Apple Has A Bizarre Movie Clause That Means You Can Always Work Out Who A Movie Villain Is

Apple has a unique movie clause that allows viewers to identify villains based on their tech. This peculiar condition might just alter how you watch films forever.

You might have noticed characters in movies flaunting the latest iPhones while others use outdated devices. The reason behind this difference is a fascinating clause by Apple regarding the use of their products in films.

In 2020, director Rian Johnson revealed this clause, explaining that Apple permits film crews to use their products but with a significant restriction: villains are not allowed to use iPhones. Johnson explained to Vanity Fair, “Apple, they let you use iPhones in movies, but – and this is very pivotal – if you’re ever watching a mystery movie, bad guys cannot have iPhones on camera.”

In Johnson’s film “Knives Out,” many murder suspects are seen with iPhones, but the actual villain, Ransom, uses non-Apple devices. Johnson humorously remarked, “Every single filmmaker who has a bad guy in their movie that’s supposed to be a secret wants to murder me right now.”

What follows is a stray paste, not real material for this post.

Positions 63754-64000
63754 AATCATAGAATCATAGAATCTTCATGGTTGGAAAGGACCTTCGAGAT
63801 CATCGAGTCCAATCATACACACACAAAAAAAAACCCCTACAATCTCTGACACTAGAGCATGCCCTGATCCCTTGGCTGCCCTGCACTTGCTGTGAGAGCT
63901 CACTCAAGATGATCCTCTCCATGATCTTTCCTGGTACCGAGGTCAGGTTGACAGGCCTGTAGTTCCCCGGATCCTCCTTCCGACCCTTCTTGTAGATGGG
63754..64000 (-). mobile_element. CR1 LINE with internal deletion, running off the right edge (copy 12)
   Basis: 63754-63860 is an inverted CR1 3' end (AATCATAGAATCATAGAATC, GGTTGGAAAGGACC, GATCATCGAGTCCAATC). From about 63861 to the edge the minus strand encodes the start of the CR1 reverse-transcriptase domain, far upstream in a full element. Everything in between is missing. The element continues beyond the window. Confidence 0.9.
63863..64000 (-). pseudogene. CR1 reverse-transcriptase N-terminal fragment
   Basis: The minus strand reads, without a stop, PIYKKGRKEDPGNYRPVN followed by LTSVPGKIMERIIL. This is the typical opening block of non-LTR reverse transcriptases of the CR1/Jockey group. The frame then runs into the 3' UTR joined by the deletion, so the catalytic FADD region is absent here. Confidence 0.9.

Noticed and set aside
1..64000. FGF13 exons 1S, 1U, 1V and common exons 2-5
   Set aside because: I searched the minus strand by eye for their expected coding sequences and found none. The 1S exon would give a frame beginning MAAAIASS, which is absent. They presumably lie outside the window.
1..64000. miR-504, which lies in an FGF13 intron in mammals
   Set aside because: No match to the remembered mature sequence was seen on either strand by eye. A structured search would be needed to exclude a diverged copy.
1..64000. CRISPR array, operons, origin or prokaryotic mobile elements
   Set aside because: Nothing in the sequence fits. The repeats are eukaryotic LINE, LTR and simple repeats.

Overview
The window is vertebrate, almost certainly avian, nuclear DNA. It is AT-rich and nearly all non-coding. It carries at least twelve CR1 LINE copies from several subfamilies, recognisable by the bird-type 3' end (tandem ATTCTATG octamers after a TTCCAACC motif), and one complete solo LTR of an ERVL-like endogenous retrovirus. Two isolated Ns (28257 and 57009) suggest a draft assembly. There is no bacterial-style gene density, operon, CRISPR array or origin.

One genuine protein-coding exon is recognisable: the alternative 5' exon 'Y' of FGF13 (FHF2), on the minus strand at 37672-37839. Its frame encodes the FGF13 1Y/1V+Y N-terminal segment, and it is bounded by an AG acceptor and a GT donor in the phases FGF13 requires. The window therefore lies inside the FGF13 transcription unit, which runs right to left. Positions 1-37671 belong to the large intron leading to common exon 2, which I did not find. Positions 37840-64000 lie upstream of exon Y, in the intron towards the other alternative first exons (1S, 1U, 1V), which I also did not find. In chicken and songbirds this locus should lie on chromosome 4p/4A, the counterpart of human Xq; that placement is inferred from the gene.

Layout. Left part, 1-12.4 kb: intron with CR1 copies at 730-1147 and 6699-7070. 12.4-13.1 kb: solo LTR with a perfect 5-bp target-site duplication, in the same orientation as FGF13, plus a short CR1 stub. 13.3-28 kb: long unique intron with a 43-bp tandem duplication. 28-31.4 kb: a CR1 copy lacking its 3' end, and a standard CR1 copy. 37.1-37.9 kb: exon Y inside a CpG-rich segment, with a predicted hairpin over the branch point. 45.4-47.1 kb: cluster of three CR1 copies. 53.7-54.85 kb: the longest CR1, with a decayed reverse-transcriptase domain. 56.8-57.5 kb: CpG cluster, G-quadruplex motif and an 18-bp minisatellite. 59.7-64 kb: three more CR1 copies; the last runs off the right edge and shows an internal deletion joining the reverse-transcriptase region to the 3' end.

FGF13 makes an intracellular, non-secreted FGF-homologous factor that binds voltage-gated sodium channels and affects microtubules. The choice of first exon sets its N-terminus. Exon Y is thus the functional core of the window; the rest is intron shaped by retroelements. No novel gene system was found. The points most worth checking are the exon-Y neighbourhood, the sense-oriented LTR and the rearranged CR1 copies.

According to Apple’s copyright and trademark guidelines, their products must be “shown only in the best light,” reflecting favorably on both the products and Apple Inc. This clause has sparked speculation among movie enthusiasts, with some suggesting that the rule dates back years. One Reddit user noted, “It’s well documented that Apple iPhones cannot be used on-screen with villains or bad guys or in any scene or depiction that may show the company in a bad light or appear to be associated with crime or violence or bad stuff in general.”

An article from Wired supported this by pointing out that in the TV show “24,” heroes used Macs, while villains used Windows devices. Darryl Collis, director of product placement specialists Seesaw Media, told the Guardian, “All brands have stipulations for how they want to be used and seen on screen. It is common for some brands not to want to be associated with a bad guy, or for an alcohol or car brand not to want to be linked with characters being drunk or involving crashes.”

Apple’s insistence on being shown in the “best light” is not unique. However, this fascinating clause has certainly given audiences a new tool to decipher movie mysteries.

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